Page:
Tuesday, October 27, 2009

Arizona Biltmore

On last week's trip to Arizona, I had the pleasure of staying at an amazing resort, the Arizona Biltmore. From its Web site, "Built as one of Phoenix’s first resorts in 1929, the Arizona Biltmore was constructed in grand form by brothers Albert, Charles and Warren McArthur. Frank Lloyd Wright served as the consulting architect, and the Arizona Biltmore remains one of the only existing hotels in the world to benefit from his influence." The hotel is rumored to have opened just minutes before the stock market crash in 1929 and gives you the sense that you're stepping back in time and should be ordering martinis.

Wright was only a consultant on this project, but his influence is everywhere. Upon walking in, one of the first things you see if a stained glass that he designed which was executed by Nino Greco.
The low ceilings give the resort an intimacy that most hotels lack. The center courtyard with its perfect view of a mountain, makes the resort feel as if it was truly designed for the space it's in. It doesn't seem to dominate over the land, but instead shows off its beauty.

As a textile designer, I have a great appreciation for surface design and repeating patterns in all their applications. This hotel proved to be one of the best examples of great surface design. The hotel uses one tile pattern throughout all the buildings in the resort. The tile was designed by Emry Kopta, a southwest sculptor chosen for his ability to capture the spirit of the southwest. It was inspired by the pattern on a palm tree, at the point where the fronds have been cut off the tree. While interesting on its own, what I loved was how this one tile was used throughout the whole building in different ways, creating many different patterns. In some uses, it almost seems like it's a different tile. I couldn't help but think about the hours that were spent designing each facade using this one tile. The attention to detail in this building is something rarely seen today, where hotels all seem so generic.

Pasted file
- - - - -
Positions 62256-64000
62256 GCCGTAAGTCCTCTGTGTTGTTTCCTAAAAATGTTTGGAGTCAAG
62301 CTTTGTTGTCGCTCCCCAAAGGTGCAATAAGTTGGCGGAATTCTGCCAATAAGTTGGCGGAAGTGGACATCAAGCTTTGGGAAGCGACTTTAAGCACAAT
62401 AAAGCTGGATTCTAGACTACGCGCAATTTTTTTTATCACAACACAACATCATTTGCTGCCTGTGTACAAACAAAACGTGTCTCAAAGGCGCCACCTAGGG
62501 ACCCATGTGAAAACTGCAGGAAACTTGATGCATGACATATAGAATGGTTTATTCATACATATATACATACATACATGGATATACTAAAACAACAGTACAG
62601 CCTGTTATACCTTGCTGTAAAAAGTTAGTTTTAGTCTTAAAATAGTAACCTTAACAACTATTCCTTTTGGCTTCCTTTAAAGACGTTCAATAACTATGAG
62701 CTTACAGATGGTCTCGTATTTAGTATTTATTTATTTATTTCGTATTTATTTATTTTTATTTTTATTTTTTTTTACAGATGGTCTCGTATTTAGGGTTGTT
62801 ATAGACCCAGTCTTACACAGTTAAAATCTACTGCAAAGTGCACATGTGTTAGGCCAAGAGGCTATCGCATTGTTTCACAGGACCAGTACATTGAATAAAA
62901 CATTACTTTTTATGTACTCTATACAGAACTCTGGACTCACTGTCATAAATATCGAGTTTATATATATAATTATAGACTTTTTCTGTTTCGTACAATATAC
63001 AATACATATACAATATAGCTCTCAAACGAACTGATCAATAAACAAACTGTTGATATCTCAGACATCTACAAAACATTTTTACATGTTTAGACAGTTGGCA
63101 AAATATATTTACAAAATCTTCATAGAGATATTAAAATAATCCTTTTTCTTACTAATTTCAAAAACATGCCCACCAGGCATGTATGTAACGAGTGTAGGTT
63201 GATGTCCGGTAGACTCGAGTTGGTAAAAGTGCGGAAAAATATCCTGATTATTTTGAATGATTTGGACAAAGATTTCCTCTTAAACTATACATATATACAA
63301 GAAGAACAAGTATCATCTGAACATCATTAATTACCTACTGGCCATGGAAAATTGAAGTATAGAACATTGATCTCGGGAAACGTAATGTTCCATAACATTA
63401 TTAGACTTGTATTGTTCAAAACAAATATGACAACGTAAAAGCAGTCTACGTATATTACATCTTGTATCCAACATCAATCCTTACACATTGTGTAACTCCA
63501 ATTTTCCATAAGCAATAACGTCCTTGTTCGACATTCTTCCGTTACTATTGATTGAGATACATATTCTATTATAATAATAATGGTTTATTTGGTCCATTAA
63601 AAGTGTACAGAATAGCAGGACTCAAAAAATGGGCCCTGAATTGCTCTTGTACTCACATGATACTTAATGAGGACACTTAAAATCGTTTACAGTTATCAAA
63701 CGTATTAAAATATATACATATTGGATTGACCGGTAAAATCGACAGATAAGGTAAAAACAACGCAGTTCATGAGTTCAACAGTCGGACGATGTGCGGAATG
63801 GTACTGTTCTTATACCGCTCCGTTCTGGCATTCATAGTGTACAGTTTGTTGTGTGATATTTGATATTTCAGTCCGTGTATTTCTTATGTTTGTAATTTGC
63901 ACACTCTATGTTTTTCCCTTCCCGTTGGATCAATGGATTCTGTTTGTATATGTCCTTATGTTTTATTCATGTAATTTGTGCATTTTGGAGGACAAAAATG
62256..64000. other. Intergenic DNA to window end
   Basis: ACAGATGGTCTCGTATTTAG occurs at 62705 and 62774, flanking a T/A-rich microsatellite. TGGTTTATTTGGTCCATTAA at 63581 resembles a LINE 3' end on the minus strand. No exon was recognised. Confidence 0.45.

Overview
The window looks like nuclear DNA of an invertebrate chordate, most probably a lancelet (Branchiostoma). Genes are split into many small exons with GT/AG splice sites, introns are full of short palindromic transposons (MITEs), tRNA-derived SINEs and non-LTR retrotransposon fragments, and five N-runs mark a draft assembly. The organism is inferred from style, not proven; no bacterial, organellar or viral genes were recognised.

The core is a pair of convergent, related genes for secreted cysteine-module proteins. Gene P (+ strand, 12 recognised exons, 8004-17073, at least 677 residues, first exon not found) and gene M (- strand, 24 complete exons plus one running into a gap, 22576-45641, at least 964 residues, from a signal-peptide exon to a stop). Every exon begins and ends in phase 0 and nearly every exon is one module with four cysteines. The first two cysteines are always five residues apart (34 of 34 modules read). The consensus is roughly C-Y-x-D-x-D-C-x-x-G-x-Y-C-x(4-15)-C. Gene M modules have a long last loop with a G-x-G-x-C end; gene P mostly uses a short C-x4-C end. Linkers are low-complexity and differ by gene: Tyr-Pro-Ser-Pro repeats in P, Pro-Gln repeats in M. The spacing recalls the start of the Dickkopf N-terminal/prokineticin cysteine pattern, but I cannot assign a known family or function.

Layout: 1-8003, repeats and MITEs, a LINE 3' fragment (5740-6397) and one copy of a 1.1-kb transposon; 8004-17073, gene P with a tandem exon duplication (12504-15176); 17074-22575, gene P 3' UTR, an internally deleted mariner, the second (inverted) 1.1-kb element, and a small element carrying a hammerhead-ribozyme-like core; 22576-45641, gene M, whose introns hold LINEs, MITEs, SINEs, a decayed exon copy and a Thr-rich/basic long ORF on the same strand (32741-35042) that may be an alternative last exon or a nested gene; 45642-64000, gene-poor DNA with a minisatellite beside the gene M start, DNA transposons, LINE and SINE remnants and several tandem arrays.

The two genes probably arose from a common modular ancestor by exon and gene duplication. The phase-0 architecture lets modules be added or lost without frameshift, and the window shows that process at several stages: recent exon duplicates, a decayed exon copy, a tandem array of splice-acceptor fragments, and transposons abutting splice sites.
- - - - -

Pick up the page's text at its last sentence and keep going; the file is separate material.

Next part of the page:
Another detailed used throughout the hotel were the Biltmore Sprites, angular sculptures designed by Wright and seen often as a pair, but sometimes standing alone. I got home and did a little searching to find out their story which you can read here. (It's interesting, and involves prohibition!) It was a very relaxing trip.

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